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Messages - jknezek

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1
http://wellsreportcontext.com/

I reckon the NFL is toast.

You realize this was written by the Patriots' lawyer right? Putting this out is his job, and cherry picking paragraphs from a several hundred page report to dispute is a common legal tactic, especially in a p.r. war. I'm not saying the NFL or the Wells report is any better than the NCAA job done on Penn St., I'm just saying that this summary is exactly what a paid lawyer should produce for his client.

2
Men's soccer / Re: UW-Oshkosh Program Cut....?
« on: May 14, 2015, 10:00:42 am »
I daresay Northeastern Illinois doesn't want a few thousand Chinese students because their enrollment is slipping, they want them because they pay full freight, unlike those pesky in-state students. Lots of schools are pursuing this same strategy, especially state schools as budgets are cut. I find it all ridiculous since that simply undermines the point of state schools, educating the in-state kids to make a more profitable and successful workforce, but if the state doesn't want to pay for the goal of their own universities, the university admins will try and do anything to maintain their own prominence and jobs.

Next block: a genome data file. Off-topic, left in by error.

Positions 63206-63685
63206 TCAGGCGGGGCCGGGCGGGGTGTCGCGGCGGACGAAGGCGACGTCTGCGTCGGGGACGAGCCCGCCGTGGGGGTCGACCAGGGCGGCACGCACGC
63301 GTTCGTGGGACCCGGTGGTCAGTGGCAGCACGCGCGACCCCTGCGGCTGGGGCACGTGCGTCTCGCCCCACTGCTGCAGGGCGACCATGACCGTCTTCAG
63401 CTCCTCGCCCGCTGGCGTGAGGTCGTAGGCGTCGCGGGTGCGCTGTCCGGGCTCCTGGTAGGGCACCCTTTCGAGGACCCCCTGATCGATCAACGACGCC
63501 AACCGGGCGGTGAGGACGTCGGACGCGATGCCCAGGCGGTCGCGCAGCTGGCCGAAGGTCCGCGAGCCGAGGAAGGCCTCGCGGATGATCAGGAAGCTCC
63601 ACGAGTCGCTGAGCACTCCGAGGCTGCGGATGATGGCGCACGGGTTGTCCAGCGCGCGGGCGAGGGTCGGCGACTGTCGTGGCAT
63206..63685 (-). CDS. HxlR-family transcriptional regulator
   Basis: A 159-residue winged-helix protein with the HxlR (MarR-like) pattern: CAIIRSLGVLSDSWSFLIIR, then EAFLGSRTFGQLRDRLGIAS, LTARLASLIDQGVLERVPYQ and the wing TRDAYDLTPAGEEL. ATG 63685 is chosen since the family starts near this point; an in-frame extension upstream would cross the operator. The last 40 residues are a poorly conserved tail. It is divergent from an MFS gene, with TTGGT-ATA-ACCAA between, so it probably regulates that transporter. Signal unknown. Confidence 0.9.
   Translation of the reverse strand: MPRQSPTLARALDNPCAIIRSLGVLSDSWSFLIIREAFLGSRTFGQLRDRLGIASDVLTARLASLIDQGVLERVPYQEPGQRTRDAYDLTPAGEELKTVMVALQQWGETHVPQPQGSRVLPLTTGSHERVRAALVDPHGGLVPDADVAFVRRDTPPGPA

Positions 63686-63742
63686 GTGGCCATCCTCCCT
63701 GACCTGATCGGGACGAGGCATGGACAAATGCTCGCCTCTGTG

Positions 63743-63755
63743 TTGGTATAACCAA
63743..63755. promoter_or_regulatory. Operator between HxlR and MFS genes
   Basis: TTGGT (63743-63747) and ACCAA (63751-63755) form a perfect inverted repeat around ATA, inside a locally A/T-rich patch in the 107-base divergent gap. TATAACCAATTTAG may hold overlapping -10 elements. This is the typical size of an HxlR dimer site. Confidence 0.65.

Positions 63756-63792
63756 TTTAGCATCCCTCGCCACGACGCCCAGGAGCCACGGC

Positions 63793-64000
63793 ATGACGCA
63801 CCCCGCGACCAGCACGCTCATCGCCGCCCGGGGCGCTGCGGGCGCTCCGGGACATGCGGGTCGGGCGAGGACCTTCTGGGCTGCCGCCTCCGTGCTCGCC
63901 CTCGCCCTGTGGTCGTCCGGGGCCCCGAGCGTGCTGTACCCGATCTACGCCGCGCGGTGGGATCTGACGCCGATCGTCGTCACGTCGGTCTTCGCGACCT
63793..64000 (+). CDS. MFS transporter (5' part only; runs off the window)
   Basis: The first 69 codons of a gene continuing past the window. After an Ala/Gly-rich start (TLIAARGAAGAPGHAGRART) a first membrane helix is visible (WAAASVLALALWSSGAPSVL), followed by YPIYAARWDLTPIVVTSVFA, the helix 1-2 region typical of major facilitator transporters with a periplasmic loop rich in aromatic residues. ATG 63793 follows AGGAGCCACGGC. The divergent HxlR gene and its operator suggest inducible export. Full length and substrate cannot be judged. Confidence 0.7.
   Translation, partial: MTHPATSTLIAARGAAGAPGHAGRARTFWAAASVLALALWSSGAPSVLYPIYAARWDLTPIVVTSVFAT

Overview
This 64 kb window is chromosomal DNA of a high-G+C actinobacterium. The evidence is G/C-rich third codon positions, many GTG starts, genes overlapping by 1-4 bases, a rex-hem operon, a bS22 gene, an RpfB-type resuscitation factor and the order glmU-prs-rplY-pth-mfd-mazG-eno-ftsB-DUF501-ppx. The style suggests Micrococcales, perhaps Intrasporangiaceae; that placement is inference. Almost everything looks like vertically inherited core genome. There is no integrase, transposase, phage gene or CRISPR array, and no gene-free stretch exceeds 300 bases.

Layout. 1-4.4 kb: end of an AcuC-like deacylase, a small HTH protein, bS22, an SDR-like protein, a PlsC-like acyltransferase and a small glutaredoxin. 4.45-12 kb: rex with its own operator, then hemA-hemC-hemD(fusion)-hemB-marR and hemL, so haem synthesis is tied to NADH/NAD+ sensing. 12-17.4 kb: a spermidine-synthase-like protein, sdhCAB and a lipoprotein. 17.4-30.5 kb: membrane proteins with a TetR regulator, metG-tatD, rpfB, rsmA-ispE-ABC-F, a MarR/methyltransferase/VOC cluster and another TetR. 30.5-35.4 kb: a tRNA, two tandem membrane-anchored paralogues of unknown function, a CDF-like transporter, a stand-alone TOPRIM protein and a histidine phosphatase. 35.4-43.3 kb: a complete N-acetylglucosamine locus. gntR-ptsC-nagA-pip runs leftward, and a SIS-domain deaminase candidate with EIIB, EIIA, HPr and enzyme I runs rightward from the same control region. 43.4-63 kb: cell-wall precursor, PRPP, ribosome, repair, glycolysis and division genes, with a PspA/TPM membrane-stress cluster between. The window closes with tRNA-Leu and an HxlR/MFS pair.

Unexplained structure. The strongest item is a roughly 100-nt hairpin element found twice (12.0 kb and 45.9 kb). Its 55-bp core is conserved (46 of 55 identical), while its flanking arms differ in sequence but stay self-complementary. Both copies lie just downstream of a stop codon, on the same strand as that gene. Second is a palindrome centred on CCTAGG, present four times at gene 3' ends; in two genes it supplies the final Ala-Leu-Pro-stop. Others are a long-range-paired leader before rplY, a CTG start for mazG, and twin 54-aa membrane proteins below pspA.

3
Men's soccer / Re: UW-Oshkosh Program Cut....?
« on: May 13, 2015, 12:02:56 pm »
This just seems a matter of priorities. While I love D3 sports it falls pretty low on my chart of necessities of a good college. The goal of the university is to educate, so classroom resources get priorities. The second goal is to keep the lights on, so maintaining facilities used by large numbers of students should be a pretty high priority. Whether that is grounds keeping or air conditioning the dorms to help enrollment is irrelevant, it's more important than a tennis team to me. Things like athletics are grouped with the club and social activities, good for a smaller subset of the community and prioritized and funded as such. While I think there is plenty of room in most schools budgets to manage an athletic department, at a D3 level the athletic department is ancillary to the school. So if it comes down to a choice, keep the professors and the computer labs and the new student commons, cut the sports.